Cold therapy is known as cryotherapy. It works by reducing the blood flow to the damaged area. This helps to reduce inflammation and swelling. The cooling reduces the nerve activity and then pain is temporary relieved. The most popular form of cold therapy is ice packs or frozen gel packs. Modern methods use coolant sprays. Ice baths and ice massages are other forms of therapy. Always use ice in towels, never put directly on skin. Apply ice as soon as injury occurs. This can keep swelling down. Therapy should be use in short periods of time, but can be used several times a day. Time treatments for 10 to 15 minutes and no more than 20 minutes. Elevating the area, if possible, for best results.
Rice is not edible!
If you want to avoid the pain associated with muscle and joint problems, you must avoid the most popular causes of this discomfort: tension, stress, injuries and overuse. As if that was possible. R.I.C.E. is an easy way to remember treatment. R is for rest. Stop using the area and give it a rest. I is for ice. The sooner you get some ice or something cold on the area will limit the swelling and release some of the pain. C is for compression. This could involve the use of an ace bandage on another type of wrap to reduce swelling. And final the E is for elevation. Raising your foot and ankle area or if you can the affected area, is another way of reduce swelling.
Supplements as a form of therapy
Taking supplements is another form of therapy. Many people believe they can get all the vitamins and nutrients from the food they eat. But for many who want help either for the psychological wellbeing or because they believe in supplements here is a partial list. Always check with your doctors before taking any over the counter of other pills.
Glucosamine/Chondroitin. I list them together because I think they work best when taken together. Many people believe they only work on animals because veterinarians first used the therapy on their patients. Gluco/Cho (my abbreviation) helps support the work of cartilage, tendons and tissues. It also helps to lubricate joints. The fluid makes a cushion to stop friction and pain.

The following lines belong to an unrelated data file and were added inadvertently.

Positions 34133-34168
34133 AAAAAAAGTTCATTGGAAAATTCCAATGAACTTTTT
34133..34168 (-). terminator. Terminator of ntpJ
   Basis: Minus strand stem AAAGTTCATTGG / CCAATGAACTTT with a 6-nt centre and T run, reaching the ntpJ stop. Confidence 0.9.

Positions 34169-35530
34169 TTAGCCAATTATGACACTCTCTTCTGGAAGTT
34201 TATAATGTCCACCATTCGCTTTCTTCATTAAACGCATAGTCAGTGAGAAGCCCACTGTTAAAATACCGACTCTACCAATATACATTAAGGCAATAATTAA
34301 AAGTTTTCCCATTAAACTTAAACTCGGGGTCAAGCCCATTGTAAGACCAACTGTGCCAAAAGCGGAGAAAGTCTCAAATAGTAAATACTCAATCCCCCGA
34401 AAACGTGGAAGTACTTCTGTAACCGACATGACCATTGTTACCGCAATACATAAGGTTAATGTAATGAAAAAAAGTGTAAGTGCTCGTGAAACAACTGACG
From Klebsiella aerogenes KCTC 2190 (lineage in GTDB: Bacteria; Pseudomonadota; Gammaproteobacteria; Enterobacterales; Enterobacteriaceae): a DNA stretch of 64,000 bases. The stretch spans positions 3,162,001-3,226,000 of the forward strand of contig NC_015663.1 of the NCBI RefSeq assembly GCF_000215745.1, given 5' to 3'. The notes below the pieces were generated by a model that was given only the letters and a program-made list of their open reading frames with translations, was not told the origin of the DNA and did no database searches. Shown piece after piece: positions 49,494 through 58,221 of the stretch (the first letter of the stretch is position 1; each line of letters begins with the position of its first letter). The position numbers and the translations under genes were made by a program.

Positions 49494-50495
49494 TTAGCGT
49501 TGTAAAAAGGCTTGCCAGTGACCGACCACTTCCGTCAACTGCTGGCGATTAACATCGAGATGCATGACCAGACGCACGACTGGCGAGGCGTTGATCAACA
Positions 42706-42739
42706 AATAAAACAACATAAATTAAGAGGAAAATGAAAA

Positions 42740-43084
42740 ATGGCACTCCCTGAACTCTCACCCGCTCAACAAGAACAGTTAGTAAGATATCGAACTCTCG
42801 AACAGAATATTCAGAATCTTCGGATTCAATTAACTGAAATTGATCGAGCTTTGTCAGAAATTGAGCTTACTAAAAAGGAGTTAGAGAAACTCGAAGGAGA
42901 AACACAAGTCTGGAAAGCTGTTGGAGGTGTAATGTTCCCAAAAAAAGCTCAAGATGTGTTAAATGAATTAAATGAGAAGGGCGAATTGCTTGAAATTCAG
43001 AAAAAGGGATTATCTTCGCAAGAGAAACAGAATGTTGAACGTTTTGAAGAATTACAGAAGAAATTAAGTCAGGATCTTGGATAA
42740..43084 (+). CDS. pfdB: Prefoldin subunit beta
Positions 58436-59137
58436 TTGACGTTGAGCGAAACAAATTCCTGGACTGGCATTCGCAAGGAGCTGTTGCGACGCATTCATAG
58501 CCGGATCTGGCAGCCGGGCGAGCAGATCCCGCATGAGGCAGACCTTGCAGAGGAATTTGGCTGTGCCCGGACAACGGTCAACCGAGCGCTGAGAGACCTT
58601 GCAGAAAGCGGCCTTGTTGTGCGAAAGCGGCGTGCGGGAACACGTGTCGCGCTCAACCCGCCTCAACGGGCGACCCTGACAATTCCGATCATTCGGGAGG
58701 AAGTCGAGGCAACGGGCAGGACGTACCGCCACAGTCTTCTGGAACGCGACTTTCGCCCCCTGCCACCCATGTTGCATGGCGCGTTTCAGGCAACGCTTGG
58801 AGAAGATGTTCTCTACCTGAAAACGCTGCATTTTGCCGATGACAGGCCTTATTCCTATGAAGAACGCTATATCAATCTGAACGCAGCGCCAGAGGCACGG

MSM (Methylsulfonylmethane) is a mineral the helps in building nails, muscles, hair, skin and building cells. It is a form of sulphur the makes the collagen needed in cartilage and connecting tissue. Most people can produce enough MSM when eating fruits, grains and vegetables.
SAMe (S-adenosymethionine) Many people report great results in reducing swelling, along with relieving join pain and stiffness. “SAMe was more effective than a placebo for relief of the pain and inflammation of osteoarthritis,” reports the Agency for Health Care Research. Problems have been noted when being treated for Parkinson’s Disease, and taking antidepressants.
Omega-3 fatty acids are used to stop wear and tear on the joints. It also reduces inflammation and helps build the tendons. Read an earlier article on hub pages to increase your knowledge of fish oil- https://hubpages.com/health/Fish-Oil-Is-Good-for-your-skin-your-heart-your-brain-what-else
There are many other vitamins such as calcium, vitamin C, silicon, just to name a few. Do research on your part to deceive what is best for you and your body. I have included several other articles on supplements and related subjects. Please check them out.